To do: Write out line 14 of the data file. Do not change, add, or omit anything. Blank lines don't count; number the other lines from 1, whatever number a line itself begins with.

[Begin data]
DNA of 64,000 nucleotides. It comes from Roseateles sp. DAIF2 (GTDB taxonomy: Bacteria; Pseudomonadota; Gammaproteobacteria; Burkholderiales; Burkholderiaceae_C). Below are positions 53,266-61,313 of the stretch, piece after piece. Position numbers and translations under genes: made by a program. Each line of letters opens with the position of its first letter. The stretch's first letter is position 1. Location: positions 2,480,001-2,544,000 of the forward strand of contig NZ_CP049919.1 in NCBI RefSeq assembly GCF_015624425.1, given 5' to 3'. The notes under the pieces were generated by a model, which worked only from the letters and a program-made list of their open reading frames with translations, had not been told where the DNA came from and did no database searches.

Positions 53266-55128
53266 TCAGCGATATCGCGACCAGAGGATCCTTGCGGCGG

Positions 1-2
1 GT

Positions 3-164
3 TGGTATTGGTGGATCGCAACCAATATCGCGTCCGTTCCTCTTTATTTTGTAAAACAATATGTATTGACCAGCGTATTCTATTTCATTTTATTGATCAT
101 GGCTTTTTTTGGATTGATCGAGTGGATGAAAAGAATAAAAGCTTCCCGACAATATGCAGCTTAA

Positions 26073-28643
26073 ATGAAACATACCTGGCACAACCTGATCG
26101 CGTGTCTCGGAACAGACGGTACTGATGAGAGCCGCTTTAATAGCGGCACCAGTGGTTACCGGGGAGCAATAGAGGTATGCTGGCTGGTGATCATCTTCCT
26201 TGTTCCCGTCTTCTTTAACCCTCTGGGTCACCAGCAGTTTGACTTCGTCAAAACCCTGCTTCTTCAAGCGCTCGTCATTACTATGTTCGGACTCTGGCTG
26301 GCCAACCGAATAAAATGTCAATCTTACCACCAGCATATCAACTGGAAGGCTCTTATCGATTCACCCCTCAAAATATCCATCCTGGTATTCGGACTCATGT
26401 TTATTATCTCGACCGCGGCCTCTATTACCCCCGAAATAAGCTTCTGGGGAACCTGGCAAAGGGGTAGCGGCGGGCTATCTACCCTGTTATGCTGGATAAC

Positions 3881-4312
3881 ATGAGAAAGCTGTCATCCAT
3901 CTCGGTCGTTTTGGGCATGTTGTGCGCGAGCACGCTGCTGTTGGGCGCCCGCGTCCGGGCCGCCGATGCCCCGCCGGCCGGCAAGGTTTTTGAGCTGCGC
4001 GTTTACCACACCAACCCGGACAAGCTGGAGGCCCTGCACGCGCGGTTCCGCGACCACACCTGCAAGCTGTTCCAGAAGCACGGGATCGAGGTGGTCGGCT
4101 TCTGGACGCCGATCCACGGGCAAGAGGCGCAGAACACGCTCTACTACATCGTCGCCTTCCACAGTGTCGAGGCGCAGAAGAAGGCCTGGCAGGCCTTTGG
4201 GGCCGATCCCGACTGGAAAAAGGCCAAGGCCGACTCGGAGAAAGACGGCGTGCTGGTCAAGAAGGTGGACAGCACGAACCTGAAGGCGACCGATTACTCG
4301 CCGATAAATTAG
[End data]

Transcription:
26401 TTATTATCTCGACCGCGGCCTCTATTACCCCCGAAATAAGCTTCTGGGGAACCTGGCAAAGGGGTAGCGGCGGGCTATCTACCCTGTTATGCTGGATAAC